This paper describes the optical and illumination design of a CPV solar energy system. The challenges of creating a highly efficient yet low-cost system architecture come from many sources, but are primarily limited by the photoelectron conversion efficiency of the cells and the illumination performance of the system for on-axis and off-axis pointing scenarios. Furthermore, the need for high solar spectral throughput, evenly concentrated sunlight, and tolerance to offaxis pointing places strict illumination requirements on the optical design. To be commercially viable, the cost associated with all components must be minimized so that when taken together, the absolute installed cost of the system in kWh is lower than any other solar energy method. We present two low-cost optical design embodiments of a dishbased concentration photovoltaic (CPV) system that utilize Köhler illumination to achieve good illumination uniformity across an array of solar cells. Further optimization for active shadowing compensation and compound electrical I-V curve modeling for the solar cell array is performed that allows realistic off-axis performance scenarios to be modeled with the correct power response sensitivity.
Conventional concentrating photovoltaic (CPV) systems track the sun with high precision dual-axis trackers. The emergent field of tracking-integrated optics has the potential to simplify the mechanics of CPV systems by loosening or eliminating the need for dual-axis tracking. In a tracking-integrated scheme, external module tracking is complemented or entirely replaced by miniature tracking within the module. This internal tracking-integration may take the form of active small-motion translation, rotation of arrayed optics, or by passive material property changes induced by the concentrated light. These methods are briefly reviewed. An insolation weighting model is presented which will aid in the design of tracking-integrated optics by quantifying the tradeoff between angular operation range and annual sunlight collection. We demonstrate that when tracking-integrated optics are used to complement external module tracking about a horizontal, North-South oriented axis, truncating the operational range may be advantageous. At Tucson AZ latitude (32.2°N), 15.6% of the angular range may be truncated while only sacrificing 3.6% of the annual insolation. We show that modules tracked about a polar-aligned axis are poorly-suited for truncation.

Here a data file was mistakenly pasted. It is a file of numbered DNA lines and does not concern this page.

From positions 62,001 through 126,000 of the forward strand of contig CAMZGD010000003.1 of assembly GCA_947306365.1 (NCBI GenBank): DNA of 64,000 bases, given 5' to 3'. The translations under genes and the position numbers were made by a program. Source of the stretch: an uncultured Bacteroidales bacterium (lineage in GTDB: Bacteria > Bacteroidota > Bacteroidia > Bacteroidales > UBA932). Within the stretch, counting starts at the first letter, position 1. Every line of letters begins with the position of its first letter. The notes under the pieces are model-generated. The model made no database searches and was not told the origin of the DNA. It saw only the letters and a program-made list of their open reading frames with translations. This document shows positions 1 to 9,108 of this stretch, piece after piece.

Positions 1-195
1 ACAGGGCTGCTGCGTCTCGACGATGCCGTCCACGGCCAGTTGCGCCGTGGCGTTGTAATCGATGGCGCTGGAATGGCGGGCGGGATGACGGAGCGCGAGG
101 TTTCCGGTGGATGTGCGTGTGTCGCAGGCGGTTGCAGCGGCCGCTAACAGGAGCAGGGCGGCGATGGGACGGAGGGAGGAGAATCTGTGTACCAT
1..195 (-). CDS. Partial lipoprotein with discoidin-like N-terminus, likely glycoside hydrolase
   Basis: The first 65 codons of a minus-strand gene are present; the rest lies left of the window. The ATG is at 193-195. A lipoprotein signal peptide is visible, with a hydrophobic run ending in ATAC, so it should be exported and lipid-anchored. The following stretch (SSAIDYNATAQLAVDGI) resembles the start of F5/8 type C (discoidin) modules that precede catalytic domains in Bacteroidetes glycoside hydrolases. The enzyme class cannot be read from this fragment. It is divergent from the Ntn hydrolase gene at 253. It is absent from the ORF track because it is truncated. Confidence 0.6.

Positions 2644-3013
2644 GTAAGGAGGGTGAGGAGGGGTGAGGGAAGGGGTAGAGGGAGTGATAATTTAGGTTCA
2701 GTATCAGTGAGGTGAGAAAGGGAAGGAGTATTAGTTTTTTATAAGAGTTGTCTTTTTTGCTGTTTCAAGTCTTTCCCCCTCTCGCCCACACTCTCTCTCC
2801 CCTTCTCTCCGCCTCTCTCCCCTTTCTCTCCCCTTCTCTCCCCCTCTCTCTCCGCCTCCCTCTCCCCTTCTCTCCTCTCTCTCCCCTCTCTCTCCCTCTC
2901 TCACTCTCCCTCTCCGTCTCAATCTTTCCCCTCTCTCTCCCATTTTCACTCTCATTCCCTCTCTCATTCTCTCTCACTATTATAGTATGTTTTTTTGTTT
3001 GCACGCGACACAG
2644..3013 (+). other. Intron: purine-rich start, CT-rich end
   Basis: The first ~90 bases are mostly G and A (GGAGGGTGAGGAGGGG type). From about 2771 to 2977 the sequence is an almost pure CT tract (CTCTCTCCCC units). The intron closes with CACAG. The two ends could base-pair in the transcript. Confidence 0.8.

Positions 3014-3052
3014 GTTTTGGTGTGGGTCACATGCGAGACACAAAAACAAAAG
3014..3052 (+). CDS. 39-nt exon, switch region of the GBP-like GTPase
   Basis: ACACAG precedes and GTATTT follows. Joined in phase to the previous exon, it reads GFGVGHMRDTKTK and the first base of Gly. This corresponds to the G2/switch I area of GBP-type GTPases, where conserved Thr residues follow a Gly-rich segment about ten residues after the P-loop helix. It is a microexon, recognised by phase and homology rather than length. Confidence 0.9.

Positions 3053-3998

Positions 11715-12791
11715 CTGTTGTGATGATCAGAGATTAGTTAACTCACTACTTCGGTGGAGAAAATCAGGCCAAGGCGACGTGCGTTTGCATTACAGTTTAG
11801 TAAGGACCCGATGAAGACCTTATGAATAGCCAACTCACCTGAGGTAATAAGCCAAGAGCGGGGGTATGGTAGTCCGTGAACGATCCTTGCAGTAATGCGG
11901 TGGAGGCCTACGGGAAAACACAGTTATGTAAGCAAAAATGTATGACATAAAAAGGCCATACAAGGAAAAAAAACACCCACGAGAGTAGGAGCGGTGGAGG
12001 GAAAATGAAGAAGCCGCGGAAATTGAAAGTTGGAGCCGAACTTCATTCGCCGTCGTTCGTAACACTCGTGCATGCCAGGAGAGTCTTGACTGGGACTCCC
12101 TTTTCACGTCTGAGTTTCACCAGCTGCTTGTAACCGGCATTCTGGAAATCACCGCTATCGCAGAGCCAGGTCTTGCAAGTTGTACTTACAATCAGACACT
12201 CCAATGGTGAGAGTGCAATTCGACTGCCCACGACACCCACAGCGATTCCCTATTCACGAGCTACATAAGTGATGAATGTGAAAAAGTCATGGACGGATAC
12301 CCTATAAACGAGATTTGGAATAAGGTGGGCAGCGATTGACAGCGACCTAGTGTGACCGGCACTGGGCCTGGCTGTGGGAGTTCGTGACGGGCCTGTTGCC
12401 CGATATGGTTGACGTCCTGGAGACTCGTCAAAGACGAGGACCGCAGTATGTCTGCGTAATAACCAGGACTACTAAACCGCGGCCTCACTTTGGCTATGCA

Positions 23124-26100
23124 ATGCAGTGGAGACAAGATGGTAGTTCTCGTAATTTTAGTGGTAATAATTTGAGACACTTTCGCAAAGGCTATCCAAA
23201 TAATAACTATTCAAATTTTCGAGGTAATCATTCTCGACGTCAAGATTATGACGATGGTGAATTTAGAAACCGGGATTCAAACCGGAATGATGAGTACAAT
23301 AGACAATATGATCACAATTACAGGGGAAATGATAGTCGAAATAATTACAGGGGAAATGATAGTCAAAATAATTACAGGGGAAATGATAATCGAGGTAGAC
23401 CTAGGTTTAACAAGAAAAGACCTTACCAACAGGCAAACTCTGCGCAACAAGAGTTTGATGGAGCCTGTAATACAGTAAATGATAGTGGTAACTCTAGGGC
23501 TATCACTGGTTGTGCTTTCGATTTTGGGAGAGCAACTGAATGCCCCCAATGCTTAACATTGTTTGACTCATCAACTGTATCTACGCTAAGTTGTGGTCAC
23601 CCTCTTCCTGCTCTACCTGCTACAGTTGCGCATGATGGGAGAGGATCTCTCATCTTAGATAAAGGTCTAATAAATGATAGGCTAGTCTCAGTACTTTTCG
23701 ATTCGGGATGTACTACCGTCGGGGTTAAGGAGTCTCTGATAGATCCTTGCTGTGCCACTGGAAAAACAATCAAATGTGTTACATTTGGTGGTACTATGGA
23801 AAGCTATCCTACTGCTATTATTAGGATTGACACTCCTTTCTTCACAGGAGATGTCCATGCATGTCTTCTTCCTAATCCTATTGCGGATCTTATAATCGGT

Line-focus parabolic trough mirrors for solar thermal generation cannot produce the high concentration required for concentrating photovoltaic (CPV) systems. We describe a freeform lens array with toroidal symmetry which intercepts the low-concentration line focus to produce a series of elongated, high-concentration foci. The design employs 2D Kӧhler illumination to improve the acceptance angle in one direction. The two-stage concentrator has 1000X average geometric concentration with an acceptance angle of +/-1.49° in the azimuthal direction and +/-0.29° in the elevation direction. Preliminary results of a prototype roll-forming process are shown in thermoplastics and B270 glass.
A solar concentrator with a highly asymmetric acceptance cone is investigated. Concentrating photovoltaic systems require dual-axis sun tracking to maintain nominal concentration throughout the day. In addition to collecting direct rays from the solar disk, which subtends ~0.53 degrees, concentrating optics must allow for in-field tracking errors due to mechanical misalignment of the module, wind loading, and control loop biases. The angular range over which the concentrator maintains <90% of on-axis throughput is defined as the optical acceptance angle. Concentrators with substantial rotational symmetry likewise exhibit rotationally symmetric acceptance angles. In the field, this is sometimes a poor match with azimuth-elevation trackers, which have inherently asymmetric tracking performance. Pedestal-mounted trackers with low torsional stiffness about the vertical axis have better elevation tracking than azimuthal tracking. Conversely, trackers which rotate on large-footprint circular tracks are often limited by elevation tracking performance. We show that a line-focus concentrator, composed of a parabolic trough primary reflector and freeform refractive secondary, can be tailored to have a highly asymmetric acceptance angle. The design is suitable for a tracker with excellent tracking accuracy in the elevation direction, and poor accuracy in the azimuthal direction. In the 1000X design given, when trough optical errors (2mrad rms slope deviation) are accounted for, the azimuthal acceptance angle is +/- 1.65°, while the elevation acceptance angle is only +/-0.29°. This acceptance angle does not include the angular width of the sun, which consumes nearly all of the elevation tolerance at this concentration level. By decreasing the average concentration, the elevation acceptance angle can be increased. This is well-suited for a pedestal alt-azimuth tracker with a low cost slew bearing (without anti-backlash features).